The immune system has an incredibly adept system for killing invading organisms and protecting itself but when you are bitten by a tick and that tick transmits Lyme disease bacteria, the immune system response may not be as robust as we would like. The reason for this is twofold: tick saliva may confuse the immune system into ignoring the bacteria; the bacteria themselves may sufficiently resemble our own cells and go unnoticed. So what happens when the immune system mounts an attack on an invading organism and why does this lead to Lyme disease symptoms?
First Lines of Defence Against Lyme Disease
Our immune system is a complicated network that involves cells, tissues, and organs all working to defend the body against damage from invading organisms. Fungi, bacteria, parasites, and viruses are the usual suspects that can infect us and the human body is actually quite a hospitable place for many of these, assuming the microbes can avoid detection or replicate quickly enough to survive. The immune system has a two-pronged approach to its defence of the body, namely keeping organisms and viruses out or hunting them down and destroying them.
Immune System Cells
When bacteria, like Borrelia, do manage to infiltrate the body they will usually encounter antibodies called immunoglobulin A (IgA) as the first line of defence. Underneath the uppermost layers of skin are other immune cells such as macrophages, B cells, T cells, and then a range of cells that have no specific targets and form part of the innate immune system. These kinds of cells include phagocytes that consume bacteria and other invading organisms, natural killer T cells, and complement.
Why You Can be Reinfected with Lyme Disease
Some of the immune system cells are specifically created to fight certain bacteria and the body creates a memory bank of certain antigen-specific cells so that a quick response can be mounted if a person is infected with the same organism again; this is how vaccines work. Some microbes adapt too quickly, however, and so the body cannot always use the same antibody to counteract a bacterium that has mutated from one it has fought off before.
Lyme disease bacteria also undergo certain mutations that may confound the body’s defences meaning that a person can feasibly become reinfected with Lyme disease shortly after having been treated successfully with antibiotics. In fact, evidence suggests that many of those patients who have been labeled as having chronic Lyme disease are actually suffering from repeated reinfection.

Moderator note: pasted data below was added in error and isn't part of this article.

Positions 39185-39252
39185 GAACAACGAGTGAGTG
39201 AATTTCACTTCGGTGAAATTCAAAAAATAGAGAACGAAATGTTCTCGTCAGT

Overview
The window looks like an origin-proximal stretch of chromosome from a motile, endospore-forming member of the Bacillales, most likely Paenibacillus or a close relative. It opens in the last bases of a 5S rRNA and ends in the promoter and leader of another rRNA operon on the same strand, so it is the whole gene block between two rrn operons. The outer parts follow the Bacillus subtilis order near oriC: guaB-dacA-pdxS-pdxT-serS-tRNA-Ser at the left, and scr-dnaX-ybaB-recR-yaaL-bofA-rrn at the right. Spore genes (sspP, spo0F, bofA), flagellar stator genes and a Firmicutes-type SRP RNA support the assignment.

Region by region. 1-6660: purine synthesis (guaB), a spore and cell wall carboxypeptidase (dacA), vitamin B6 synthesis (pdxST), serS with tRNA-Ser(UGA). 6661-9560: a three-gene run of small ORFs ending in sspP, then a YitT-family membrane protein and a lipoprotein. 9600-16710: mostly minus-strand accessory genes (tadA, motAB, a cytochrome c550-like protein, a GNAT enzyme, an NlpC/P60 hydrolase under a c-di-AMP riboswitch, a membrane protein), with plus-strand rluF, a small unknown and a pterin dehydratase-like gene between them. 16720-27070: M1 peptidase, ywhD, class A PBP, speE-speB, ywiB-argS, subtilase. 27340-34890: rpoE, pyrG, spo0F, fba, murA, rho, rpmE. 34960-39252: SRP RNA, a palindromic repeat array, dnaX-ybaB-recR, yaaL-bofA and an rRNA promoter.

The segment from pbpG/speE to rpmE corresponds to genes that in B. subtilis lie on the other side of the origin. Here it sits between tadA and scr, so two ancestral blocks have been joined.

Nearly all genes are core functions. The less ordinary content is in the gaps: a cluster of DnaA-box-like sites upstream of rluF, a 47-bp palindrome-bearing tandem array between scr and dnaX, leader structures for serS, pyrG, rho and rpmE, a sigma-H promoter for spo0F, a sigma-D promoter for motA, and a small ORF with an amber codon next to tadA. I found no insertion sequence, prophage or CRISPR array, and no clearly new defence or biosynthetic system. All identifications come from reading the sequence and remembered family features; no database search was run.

Antibodies and How Lyme Disease Bacteria Hide
Antibodies and T cells are able to mount targeted attacks on bacterial cells and instigate a process that calls upon other cells such as lymphocytes to attack the bacteria. Most bacteria live between cells in the body and so are exposed to these antibodies which, once attached to the target, send out signals to draw phagocytes to destroy the organism. Viruses, unlike most bacteria and parasites, have to enter the cells to survive, and Lyme disease bacteria are also thought to do this by switching from a spirochaetal form to a cystic form and by creating biofilms. By hiding in the cells these organisms need a different kind of system to eradicate them and, unfortunately, the host cells will also be destroyed in this process in most cases.
The Lyme Disease Rash and Swelling
The process of defending the body against invading organisms will usually mean that immune system cells have to rush to a specific site, such as where a tick bite has occurred, in order to attack the bacteria before it has a chance to reproduce and spread through the whole body. This can cause localized swelling in an area, and the resulting erythema migrans that is seen in Lyme disease.
Why Lyme Disease Symptoms Vary
As the bacteria enter general circulation they may find tissues that are already weak as these are easier to colonize due to impaired cell membrane defences. This is why many people who are predisposed to heart conditions find that Lyme disease can exacerbate symptoms, or why those with existing joint problems have more severe Lyme arthritis than those with previously healthy joints. Because Borrelia can invade practically any tissue in the body and trigger an immune system response in the joints, heart, liver, brain, or other organ or system, the symptoms of Lyme disease are varied, unpredictable, and often mimic other diseases, thus confusing and delaying diagnosis.